or less successful, to embody both the religious and
the social teachings of Jesus in human experience.
There are at least some series of events which indi-
cate the pathway of democracy. The influence of
primitive Christianity culminating in Constantine
profoundly affected his legislation. There can be no
question that primitive Christianity humanized the
world.

It is not quite true to say that upon the ruins of
the Roman empire the Roman Catholic Church arose ;
for the popes have always had emperors as their mas-
ters, their servants or their antagonists. The strug-
gles of the church and the empire were significant
through several centuries. The result of the strug-
gles has been without question to the advantage of
the common people.

Christianity has always been larger than the
church. The Roman church, with a great flexibility,
has frequently found room for new forms of life.
This is shown in the history of the monastic orders,
and conspicuously in her hospitality to St. Francis
d'Assisi, as well as in the motherhood of the Univer-
sities. When she has failed to find room for such
turbulent souls as Luther and Calvin, these have gone
their way carrying the jewels of Egypt with them,
and seeking a church life in the promised land of
new Christian organizations. The reformers have not



x FOREWORD

always been fortunate in their doctrine or method,
but it is impossible for them at least to do anything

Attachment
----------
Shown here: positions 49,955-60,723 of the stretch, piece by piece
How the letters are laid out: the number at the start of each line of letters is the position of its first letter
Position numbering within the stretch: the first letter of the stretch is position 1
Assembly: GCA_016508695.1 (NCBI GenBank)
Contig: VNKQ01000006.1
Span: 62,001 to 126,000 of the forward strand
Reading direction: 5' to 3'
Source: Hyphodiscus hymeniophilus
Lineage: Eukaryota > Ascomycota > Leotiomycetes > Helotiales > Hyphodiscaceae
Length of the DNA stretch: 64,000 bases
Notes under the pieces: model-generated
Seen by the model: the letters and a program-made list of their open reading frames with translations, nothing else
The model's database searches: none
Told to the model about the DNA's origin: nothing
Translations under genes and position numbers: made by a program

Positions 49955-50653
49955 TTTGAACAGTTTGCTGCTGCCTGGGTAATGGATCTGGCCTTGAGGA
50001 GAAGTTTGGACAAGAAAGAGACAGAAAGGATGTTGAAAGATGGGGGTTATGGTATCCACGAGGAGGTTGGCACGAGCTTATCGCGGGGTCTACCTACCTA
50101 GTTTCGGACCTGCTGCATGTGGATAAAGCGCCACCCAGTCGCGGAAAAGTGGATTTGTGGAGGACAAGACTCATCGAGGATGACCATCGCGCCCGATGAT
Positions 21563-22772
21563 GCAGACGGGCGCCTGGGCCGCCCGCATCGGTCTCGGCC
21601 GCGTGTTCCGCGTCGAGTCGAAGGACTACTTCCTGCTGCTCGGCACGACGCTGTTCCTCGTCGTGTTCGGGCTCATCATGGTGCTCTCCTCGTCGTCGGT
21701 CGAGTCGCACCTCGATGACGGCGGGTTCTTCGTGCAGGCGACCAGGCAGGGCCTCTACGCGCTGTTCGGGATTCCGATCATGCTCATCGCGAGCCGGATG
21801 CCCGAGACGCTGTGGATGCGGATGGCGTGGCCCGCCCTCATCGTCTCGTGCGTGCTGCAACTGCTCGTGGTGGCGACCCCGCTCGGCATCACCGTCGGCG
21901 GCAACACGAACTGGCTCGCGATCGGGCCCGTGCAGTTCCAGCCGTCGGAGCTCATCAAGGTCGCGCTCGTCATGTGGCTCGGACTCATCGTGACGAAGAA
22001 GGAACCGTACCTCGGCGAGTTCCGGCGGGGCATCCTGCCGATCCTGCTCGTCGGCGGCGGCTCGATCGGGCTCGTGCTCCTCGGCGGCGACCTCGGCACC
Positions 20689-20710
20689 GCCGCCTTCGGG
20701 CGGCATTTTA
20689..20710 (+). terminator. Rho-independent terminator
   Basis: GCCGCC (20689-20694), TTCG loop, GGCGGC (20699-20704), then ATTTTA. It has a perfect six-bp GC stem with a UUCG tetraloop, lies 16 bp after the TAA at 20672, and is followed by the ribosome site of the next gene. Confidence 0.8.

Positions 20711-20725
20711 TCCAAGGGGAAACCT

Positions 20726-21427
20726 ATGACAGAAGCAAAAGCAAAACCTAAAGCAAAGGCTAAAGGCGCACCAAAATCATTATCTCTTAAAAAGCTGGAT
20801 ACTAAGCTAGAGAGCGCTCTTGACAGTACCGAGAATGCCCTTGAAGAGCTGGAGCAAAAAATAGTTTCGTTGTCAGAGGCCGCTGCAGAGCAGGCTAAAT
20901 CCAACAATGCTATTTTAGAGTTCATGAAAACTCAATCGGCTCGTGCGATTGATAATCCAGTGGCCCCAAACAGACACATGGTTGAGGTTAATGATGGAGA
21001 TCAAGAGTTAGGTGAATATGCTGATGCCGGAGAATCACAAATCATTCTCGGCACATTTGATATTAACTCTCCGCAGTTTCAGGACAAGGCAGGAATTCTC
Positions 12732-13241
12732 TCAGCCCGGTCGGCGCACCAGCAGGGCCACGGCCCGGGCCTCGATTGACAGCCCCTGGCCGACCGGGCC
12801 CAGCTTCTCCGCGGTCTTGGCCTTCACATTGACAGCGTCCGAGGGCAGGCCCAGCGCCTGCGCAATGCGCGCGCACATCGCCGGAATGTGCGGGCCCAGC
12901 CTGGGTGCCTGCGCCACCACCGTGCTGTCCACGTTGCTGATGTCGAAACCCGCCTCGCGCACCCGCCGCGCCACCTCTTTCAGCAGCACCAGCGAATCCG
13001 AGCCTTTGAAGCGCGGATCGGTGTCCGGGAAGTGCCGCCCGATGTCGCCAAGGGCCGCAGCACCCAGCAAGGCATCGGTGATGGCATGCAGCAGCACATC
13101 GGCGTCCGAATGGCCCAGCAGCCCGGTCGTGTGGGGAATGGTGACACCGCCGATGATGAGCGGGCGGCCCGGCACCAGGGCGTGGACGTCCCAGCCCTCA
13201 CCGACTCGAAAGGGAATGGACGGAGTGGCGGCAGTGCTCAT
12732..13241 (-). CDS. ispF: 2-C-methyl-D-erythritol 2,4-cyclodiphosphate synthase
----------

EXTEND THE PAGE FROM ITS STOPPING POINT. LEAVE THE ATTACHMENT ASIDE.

but promote democratic institutions.

Modern Christianity has been the mother of the
great social movements of our times. Stupid critics
have railed against the church because it did not al-
ways move at once as one mass in favor of every
great and good cause. It were foolishness to expect
it. We have prophets and reformers simply because
masses of men do not move easily, and love their tra-
ditions. The glory of the church is not that she was
always encamped in full force on every battle line
but rather that she gave birth to the new leaders, fur-
nished them their ideas, developed for them their
character, provided their inspiration, and was the
recruiting ground for their battalions.

In spite of all that Jesus taught, and all that the
church has done, it is by no means certain that the
democracy of the present understands its weaknesses
or can foresee its defeats. Its weakness is the lack of
intelligence and virtue. Its defeats are to be nu-
merous, and its final victory will only come when the
new order of men predicted in the person of Jesus
take the actual leadership of human affairs, and so
shape human conduct that what the best men now
largely dream about will be actually recognized as a
possible goal in the domain of practical statesman-
ship.

The occasion for this study was an invitation to
deliver a course of lectures upon "Applied Chris-
tianity," upon the Enoch Pond foundation at the
Bangor Theological Seminary. It soon seemed to me



FOREWORD xi

that all real Christianity is in its very nature "ap-
plied," and I determined to attempt to show that
there is not a special kind of Christian activity to be
encouraged but that if essential Christianity has the
right of way it will create every kind of useful so-
cial activity. Though this volume was suggested by
the course of lectures it differs from them both in
form and extent, as they were spoken addresses and
five in number.



CONTENTS



CHAPTER



PAGE



I. JESUS AND DEMOCRACY 1

II. INFLUENCE OF PRIMITIVE CHRISTIANITY . . 31

III. PAPACY AND LIBERTY 62

IV. SOCIAL REVIVAL IN ITALY . . . .101